Article by:

Rich Schemmer

Are Error Coins Too Highly Priced?

These are statements that are frequently heard within the Error Coin hobby:
* Prices are just too high...
* I canít afford errors anymore...
* What ever happened to the good old days?

Well, Iím sure we can make these same comments on many things over the years. Letís see...

In 1969, I purchased my home for $35,000. Today itís worth $600,000. Taxes for my home were just $1,200 per year. Today taxes are nearly $9,000.

1972 I bought a new Toyota Corolla, fully equipped for $2,500. Today they cost over $20,000.

Iím sure your starting to get my point. In 1980 (27 years ago) mint errors like dated Nickel on Cent planchets in BU were approximately $15. Today the same error is worth over $250. Now, is that a bad thing? Some may think so if they just started collecting. But others that started back in the 1980ís are reaping large capitol gains (profits).

OK, here is another thought! What was my salary 30-40 years ago? $15,000 - $20,000 per year. 40 years ago it was under $10,000 and on that amount I was able to purchase a new home (In New York, Long Island), raise a family and still collect mint errors. What is your salary or salary potential today? $50,000 - $100,000 - $150,000 or more? Maybe you have a spouse that also works.

My point is that everything goes up in price eventually: Salaries, Homes, Taxes, College Educations, 401k, and popular collectables. So donít be taken back by the prices of todayís error coins. Yes, they have gone up considerably over the years, but in reality thatís a good thing. Would you want to collect something that has not risen in price over the last 30 years?

Error coins have made great strides over the years in popularity and price gains. We see the same continuing appreciation to continue for many, many years to come.

Whatís fueling these gains?

Popularity: Mint errors have become popular among many collectors. They can be found in most major auctions. Many of these auctions set new records for better high grade examples of rare mint errors.

Availability: With the introduction of new presses in all the U.S. Mint facilities, very few new mint errors are produced. Even the common off-center Cent has become a rarity. Those that are made are usually caused by an outside vendorís mistake and the only error by the U.S. Mint is that it escaped the Mintís screening process to weed these out. What errors are made by outside vendors?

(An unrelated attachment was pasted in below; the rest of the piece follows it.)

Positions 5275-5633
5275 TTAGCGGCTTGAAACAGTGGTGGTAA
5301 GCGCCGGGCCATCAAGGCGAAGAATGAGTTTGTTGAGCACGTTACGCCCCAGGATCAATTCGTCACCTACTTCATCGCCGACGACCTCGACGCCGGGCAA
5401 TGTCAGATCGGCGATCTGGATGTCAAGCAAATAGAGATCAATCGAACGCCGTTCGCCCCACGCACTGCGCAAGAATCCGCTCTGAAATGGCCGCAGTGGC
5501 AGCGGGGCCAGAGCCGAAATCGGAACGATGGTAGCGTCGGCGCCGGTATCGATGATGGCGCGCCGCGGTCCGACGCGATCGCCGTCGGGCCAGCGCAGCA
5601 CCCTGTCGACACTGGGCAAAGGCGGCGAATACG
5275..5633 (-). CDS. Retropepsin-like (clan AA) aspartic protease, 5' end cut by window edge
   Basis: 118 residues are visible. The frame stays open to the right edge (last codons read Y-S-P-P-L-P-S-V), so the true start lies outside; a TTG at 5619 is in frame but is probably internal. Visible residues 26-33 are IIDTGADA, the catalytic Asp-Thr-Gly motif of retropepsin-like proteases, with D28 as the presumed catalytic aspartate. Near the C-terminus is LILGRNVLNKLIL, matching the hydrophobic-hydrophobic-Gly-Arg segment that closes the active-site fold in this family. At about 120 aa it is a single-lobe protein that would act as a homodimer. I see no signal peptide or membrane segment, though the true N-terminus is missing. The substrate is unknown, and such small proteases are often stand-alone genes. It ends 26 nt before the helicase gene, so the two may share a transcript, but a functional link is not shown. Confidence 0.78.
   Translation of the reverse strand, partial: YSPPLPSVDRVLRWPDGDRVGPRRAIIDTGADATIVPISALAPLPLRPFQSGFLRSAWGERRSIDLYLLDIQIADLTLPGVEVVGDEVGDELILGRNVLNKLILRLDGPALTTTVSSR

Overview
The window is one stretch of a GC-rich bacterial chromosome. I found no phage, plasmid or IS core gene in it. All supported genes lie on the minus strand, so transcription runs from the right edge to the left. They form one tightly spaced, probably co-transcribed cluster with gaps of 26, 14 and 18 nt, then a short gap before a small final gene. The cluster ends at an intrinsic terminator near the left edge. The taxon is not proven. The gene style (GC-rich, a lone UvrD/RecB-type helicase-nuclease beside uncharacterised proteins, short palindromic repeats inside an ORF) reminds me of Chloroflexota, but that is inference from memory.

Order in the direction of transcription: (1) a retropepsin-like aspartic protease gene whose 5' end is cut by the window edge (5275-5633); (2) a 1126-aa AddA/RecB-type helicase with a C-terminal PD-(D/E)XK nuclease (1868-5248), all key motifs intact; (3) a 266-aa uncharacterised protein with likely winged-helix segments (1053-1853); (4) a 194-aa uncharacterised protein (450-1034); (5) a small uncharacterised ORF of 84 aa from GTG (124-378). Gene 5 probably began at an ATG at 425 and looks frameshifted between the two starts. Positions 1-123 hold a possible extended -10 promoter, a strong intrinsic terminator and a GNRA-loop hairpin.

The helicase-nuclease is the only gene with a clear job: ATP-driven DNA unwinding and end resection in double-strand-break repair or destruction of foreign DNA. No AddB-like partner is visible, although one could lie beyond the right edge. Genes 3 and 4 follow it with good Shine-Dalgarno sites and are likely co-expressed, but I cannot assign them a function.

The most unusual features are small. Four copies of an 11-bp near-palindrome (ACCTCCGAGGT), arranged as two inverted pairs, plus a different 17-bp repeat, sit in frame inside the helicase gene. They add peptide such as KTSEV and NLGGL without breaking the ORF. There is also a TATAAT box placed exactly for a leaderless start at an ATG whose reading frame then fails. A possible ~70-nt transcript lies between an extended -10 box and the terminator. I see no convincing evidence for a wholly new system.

Clips: Most of the planchets are made by outside companies and sold to the U.S. Mint.

Cladding Errors: Error such as missing clad layers, partial cladding or laminated cladding.

Improper Plated Cents: Either partially or totally; Cents that are missing the copper plating with the zinc core showing.

These errors are made by outside vendors (companies) and accidentally sold to the U.S. Mint.

Striking Errors: Errors such as Off Centers, Caps, Indents, Multiple Strikes, Off Metals, Double Denominations, etc. are seldom made by the newer presses installed recently at the U.S. Mint.

There are fewer mint errors entering the error coin market since the installation of the newer presses at the U.S. Mint. This has caused a real shortage of newer material, thereby fueling a Bull market with ever increasing prices.

Basically, what is out there is ALL that is available. As errors get placed into collections they have a tendency not to surface for several years or even decades. That also creates an even larger shortage of available errors.

I hope you get a clear picture of what has happened over the years. Increased popularity, inflation and limited availability of mint errors all contribute to increased error coin prices that weíve seen in the last decade.

So donít hesitate because of the current price level of errors, and look back at the so called ďgood old days.Ē Because a few years from now you will be saying the same thing about todayís current prices.

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